Kenny hints that public pensions on table in talks
Taoiseach Enda Kenny has raised concerns about the growth in the "gap" between pensions in the public and private sectors.
He said the Government was "anxious" that the matter be considered by the Public Service Pay Commission and also restated the commitment to the Lansdowne Road Agreement (LRA).
Earlier this week the Irish Independent revealed that an end to pension increases for retired public sector workers was on the table in the next round of pay talks.
The Government could potentially save billions by breaking the link between public sector pension increases and State worker pay hikes.
Mr Kenny's comments are a further signal that a review of pension arrangements may form a significant part of the Government's dealings with looming pay demands by public sector unions.
Significantly, he made his remarks about public sector pensions unprompted as part of a wide-ranging statement ahead of a round-table interview with reporters.
"In respect of public pay, Government has decided that the public pay commission has been asked to take into account the value of public pensions," he said.
Mr Kenny added that Public Expenditure Minister Paschal Donohoe will not deal with his strategy for public pay until the Public Pay Commission sends its report to Government. This is due as early as April.
Mr Kenny said that the Government remained "fully supportive" of the Lansdowne Road Agreement and the structures to roll back FEMPI (Financial Emergency Measures in the Public Interest), which was prompted by the economic crash.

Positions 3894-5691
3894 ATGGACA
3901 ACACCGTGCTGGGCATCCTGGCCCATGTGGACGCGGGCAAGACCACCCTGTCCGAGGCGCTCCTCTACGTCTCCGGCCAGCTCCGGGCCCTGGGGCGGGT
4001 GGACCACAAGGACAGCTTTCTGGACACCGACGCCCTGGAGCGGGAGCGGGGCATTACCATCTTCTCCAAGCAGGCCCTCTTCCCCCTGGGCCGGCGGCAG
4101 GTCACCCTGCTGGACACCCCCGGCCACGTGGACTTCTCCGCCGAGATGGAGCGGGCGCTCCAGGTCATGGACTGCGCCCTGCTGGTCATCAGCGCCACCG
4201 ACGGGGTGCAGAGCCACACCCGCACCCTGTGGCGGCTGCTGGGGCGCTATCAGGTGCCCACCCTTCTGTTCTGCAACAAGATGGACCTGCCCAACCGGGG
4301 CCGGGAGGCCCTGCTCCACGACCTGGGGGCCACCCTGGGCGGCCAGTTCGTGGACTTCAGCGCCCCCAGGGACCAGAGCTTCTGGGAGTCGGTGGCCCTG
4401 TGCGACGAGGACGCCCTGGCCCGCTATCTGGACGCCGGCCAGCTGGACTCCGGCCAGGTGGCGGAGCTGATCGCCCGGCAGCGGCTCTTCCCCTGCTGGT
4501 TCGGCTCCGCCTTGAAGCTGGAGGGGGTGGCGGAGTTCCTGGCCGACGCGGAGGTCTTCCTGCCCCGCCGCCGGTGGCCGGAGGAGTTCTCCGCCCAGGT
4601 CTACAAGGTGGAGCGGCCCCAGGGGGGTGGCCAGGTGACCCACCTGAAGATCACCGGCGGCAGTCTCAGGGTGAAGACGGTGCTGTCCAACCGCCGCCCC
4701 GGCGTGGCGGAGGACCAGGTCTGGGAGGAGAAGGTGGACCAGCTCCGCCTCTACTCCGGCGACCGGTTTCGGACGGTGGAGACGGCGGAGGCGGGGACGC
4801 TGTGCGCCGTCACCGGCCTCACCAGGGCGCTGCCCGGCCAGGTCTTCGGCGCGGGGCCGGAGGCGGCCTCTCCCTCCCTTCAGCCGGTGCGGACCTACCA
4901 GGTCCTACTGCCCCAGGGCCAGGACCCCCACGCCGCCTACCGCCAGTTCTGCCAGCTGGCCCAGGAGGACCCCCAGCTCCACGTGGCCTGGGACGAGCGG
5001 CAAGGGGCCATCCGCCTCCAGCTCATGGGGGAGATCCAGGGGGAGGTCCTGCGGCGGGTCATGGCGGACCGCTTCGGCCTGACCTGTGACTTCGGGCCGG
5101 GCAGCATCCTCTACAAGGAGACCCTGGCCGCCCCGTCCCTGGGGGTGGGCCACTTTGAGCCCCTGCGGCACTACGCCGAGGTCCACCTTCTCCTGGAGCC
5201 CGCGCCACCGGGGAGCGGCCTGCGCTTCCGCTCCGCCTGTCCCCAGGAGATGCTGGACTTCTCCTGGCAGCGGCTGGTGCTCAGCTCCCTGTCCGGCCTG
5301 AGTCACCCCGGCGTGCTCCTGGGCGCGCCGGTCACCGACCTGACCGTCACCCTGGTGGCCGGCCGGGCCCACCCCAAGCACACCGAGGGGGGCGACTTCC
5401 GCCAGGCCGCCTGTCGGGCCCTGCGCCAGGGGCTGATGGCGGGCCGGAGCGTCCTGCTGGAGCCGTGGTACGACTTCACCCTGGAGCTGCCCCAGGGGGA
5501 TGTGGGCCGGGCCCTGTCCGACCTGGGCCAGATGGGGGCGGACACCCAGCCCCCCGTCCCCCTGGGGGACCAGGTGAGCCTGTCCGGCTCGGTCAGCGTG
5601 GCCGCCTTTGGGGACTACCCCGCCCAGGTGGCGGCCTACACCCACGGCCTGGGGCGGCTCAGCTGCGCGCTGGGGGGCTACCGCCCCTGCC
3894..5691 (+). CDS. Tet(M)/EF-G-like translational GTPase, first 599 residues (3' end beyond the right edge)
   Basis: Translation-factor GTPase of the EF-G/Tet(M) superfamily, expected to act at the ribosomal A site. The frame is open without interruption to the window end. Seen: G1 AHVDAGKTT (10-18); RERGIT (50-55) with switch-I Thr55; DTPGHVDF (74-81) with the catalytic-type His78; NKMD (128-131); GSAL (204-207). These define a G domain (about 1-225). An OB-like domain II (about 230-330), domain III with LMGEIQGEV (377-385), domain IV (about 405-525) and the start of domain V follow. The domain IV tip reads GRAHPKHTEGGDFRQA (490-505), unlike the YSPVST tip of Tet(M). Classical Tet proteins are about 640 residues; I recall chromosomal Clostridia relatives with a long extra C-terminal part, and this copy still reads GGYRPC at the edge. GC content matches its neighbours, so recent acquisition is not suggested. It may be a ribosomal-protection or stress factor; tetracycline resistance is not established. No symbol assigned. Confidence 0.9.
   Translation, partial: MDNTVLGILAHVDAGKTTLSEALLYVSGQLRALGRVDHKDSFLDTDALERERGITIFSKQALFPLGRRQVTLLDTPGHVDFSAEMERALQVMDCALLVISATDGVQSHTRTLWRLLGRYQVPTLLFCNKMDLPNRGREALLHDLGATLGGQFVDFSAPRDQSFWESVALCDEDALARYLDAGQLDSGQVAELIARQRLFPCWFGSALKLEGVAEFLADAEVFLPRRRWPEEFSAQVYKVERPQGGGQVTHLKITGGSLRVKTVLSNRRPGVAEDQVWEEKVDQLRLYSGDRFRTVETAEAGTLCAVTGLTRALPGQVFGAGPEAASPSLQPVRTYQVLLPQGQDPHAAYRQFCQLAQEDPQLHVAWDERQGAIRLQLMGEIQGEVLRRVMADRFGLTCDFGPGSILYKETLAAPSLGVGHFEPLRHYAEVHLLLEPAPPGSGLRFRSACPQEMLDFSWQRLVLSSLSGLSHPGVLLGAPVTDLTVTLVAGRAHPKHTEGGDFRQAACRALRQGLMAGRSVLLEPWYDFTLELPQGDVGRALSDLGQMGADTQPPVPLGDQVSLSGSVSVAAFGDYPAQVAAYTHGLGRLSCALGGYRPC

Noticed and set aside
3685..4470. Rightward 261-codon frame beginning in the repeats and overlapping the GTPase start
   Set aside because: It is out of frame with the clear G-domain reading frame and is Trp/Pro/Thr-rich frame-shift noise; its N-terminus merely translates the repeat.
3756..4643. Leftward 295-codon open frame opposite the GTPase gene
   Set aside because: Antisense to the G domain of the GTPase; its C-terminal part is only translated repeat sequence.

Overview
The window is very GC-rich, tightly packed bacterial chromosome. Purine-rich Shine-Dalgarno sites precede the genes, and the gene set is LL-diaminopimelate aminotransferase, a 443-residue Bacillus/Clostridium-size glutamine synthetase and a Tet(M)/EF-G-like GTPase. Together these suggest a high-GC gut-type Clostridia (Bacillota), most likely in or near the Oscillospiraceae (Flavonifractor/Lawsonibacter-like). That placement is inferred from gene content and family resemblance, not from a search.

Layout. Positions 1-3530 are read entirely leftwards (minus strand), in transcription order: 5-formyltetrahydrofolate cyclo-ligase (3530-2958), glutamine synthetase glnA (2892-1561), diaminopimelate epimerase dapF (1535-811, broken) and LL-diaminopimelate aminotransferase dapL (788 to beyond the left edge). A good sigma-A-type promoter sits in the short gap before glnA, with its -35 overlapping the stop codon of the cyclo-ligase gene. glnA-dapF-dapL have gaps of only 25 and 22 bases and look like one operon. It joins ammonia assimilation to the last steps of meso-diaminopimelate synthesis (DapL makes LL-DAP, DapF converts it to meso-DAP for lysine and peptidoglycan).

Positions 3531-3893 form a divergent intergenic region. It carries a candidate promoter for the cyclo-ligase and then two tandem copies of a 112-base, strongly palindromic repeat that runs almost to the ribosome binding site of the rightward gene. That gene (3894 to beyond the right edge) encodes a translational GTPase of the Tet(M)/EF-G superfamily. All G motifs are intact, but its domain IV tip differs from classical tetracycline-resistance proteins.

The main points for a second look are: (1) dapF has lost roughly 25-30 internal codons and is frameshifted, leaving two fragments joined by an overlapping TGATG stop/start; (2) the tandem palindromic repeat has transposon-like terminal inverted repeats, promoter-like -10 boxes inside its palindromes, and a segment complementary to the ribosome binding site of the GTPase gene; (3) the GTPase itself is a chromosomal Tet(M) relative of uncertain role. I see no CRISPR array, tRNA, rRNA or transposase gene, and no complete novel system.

A total of €1.4bn cut from wages under these measures has yet to be refunded.
Returning to the issue of pensions, the Mr Kenny added: "Clearly, the gap between private pensions and public pensions will have grown so the Government is anxious that the public pay commission will be allowed to do its work in that regard and report back...in due course."
His comments echo Mr Donohoe's, who said future pay negotiations had to take account of the value of public pensions.
"The reason for that is my expectation that the difference between public and private pensions has now widened in recent years," he told the Irish Independent.
His department has legislation on the books that would stop State workers' pensions rising when someone in the grade from which they retired gets a pay rise.
Now pay rises are back on the agenda, Mr Donohoe is expected to give the cost-cutting measure fresh consideration,
Pay increases for public sector workers worth €290m are due under the LRA in 2017.
Those earning more than €65,000 are due their pay rise in April, with lower earners set to see a €1,000 increase in September.
Talks on a successor to the LRA are due to take place in the summer, with unions poised to demand further pay rises.